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Courtesy of Phil Freeman/WWF-Australia - The Peruvian government and key partners sign a Memorandum of Understanding that aims to ensure the viability of 76 protected areas (20 million hectares) in the Peruvian Amazon



Special Projects in Environmental Conservation

Unraveling the complex web of global food trade

By Mary Hoff Institute on the Environment February 11, 2015

Growing global trade is critically important for providing food when and where it’s needed — but it makes it harder to link the benefits of food and the environmental burden of its production. A study published this week in the journal BioScience by an interdisciplinary team of researchers at IonE ...

Four Leading Foundations launch new legal training module for the philanthropic community

February 10, 2015

Today a new, interactive training tool is available free of charge to help the staff of private foundations explore the rules and potential impact of program-related investments, or PRIs. Like a grant, a PRI supports private foundations’ charitable and programmatic goals. Unlike a grant, a PRI is an investment that ...

Patient and Family Engagement

The patient is the most important member of the team

By Dominick Frosch British Medical Journal February 10, 2015
Twenty five years after he had type 1 diabetes diagnosed, Dominick Frosch finds health professionals still fail to treat him as an equal in managing his disease.

In January 1988, just before I turned 17, I was told I had type 1 diabetes. I had to learn to live ...


Bids in Tuesday for giant north coast forest land

By Mary Callahan The Press Democrat February 9, 2015

A coalition of conservation groups with visions of riverfront parkland, environmentally friendly forestry practices and watershed preservation will submit a bid Tuesday on 30,000 acres of redwood timber holdings and bluff-top land at the mouth of the Gualala River, straddling Sonoma and Mendocino counties.

Led by the Conservation Fund in ...

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When scientific research can’t get federal funds, private money steps in

By Michael Anft The Chronicle of Philanthropy February 9, 2015

In an era of stagnant federal funding for science programs and medical research, large donors are stepping in to help. But philanthropists are doing far more than just filling in gaps in federal funding; they are tackling important work shunned by the federal government because it is too obscure, too ...

Science and industry: Partners at sea

By Victor Restrepo & Laurent Dagorn, ISSF Marine Science Today February 6, 2015

Working to improve the sustainability of tuna fisheries requires the development and implementation of verifiable, science-based practices, commitments and international management measures. A scientific foundation is essential to inform these management decisions – without it, debates about fisheries management are simply campaign-driven and made to fit the respective agendas of ...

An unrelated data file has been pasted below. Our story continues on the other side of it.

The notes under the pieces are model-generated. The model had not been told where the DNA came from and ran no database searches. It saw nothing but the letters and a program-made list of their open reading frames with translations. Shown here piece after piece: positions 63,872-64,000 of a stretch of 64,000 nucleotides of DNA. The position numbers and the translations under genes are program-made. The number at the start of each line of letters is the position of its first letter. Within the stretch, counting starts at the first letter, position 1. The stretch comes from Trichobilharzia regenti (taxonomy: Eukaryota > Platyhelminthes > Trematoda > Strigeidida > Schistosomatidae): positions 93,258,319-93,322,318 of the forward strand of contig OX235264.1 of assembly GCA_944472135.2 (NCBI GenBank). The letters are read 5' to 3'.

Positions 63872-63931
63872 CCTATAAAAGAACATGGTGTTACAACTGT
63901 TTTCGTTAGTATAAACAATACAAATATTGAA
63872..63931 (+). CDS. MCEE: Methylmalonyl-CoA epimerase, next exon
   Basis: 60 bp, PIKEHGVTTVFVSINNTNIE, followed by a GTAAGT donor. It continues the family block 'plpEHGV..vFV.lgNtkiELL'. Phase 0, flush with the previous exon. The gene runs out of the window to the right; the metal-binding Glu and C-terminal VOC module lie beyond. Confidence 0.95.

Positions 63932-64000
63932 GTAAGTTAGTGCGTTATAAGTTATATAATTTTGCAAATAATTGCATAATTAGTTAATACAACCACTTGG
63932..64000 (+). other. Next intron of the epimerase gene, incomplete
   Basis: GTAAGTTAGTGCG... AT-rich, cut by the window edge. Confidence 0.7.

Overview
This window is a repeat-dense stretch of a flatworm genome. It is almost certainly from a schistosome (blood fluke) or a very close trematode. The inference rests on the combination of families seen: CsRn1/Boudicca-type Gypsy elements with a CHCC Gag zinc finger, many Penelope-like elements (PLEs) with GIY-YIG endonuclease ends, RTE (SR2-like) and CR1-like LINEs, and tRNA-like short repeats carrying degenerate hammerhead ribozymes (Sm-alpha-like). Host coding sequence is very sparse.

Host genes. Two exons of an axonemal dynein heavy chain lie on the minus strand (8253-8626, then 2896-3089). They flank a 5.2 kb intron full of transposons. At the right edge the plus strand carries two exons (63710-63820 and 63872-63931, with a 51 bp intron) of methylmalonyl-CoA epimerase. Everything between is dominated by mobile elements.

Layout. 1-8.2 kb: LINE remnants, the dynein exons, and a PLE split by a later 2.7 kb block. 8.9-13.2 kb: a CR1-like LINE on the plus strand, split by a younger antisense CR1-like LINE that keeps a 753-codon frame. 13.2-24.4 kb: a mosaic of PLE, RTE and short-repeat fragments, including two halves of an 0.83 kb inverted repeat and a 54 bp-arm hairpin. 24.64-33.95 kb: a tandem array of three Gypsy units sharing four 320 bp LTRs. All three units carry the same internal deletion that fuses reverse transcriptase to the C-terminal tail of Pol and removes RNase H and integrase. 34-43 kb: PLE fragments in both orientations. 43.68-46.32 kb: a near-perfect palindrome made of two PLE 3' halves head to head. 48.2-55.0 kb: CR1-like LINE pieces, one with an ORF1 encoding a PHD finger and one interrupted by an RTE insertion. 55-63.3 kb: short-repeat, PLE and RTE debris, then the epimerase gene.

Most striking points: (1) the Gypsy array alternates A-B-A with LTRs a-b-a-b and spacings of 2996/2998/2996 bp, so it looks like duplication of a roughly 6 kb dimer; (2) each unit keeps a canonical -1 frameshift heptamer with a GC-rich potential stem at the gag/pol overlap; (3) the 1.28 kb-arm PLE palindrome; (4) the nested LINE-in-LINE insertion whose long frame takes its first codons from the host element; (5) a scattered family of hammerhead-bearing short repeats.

Inside the world of viral dark matter

By Nicola Twilley The New Yorker February 6, 2015

Marine Microbiology Initiative Investigator Forest Rohwer was featured in a recent article in The New Yorker about phages, which are viruses that infect bacteria.

Despite being as abundant and essential to life on Earth as light and soil, phages and their functions are poorly understood.

Along with its support of Rohwer and MMI ...

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Scientists, conservationists call for more inclusive efforts to save forests

By Rhett A. Butler February 5, 2015

A group convened by one of the world's leading scientific institutions has issued a call for greater protection of primary forests and more inclusive approaches to conservation. 

Last month the California Academy of Sciences in San Francisco brought together 167 scientists, educators, civil society leaders, artists, and interested members of ...


Gordon and Betty Moore endow chair to honor UC Berkeley engineering professor Paul Gray

By Karen Rhodes Berkeley Engineering February 3, 2015

BERKELEY – Paul R. Gray, former executive vice chancellor and provost at the University of California, Berkeley and former dean and professor emeritus in Berkeley’s College of Engineering, has been honored with the naming of a distinguished faculty chair at Berkeley, endowed by Intel co-founder Gordon Moore and his wife, ...

How Brazil's soy crackdown cleaned up business supply chains

By Kelly April Tyrrell GreenBiz February 3, 2015

In 2006, following a report from Greenpeace and under pressure from consumers, large companies such as McDonald's and Walmart decided to stop using soy grown on cleared forestland in the Brazilian Amazon. This put pressure on commodity traders, such as Cargill, who in turn agreed to no longer purchase soy ...

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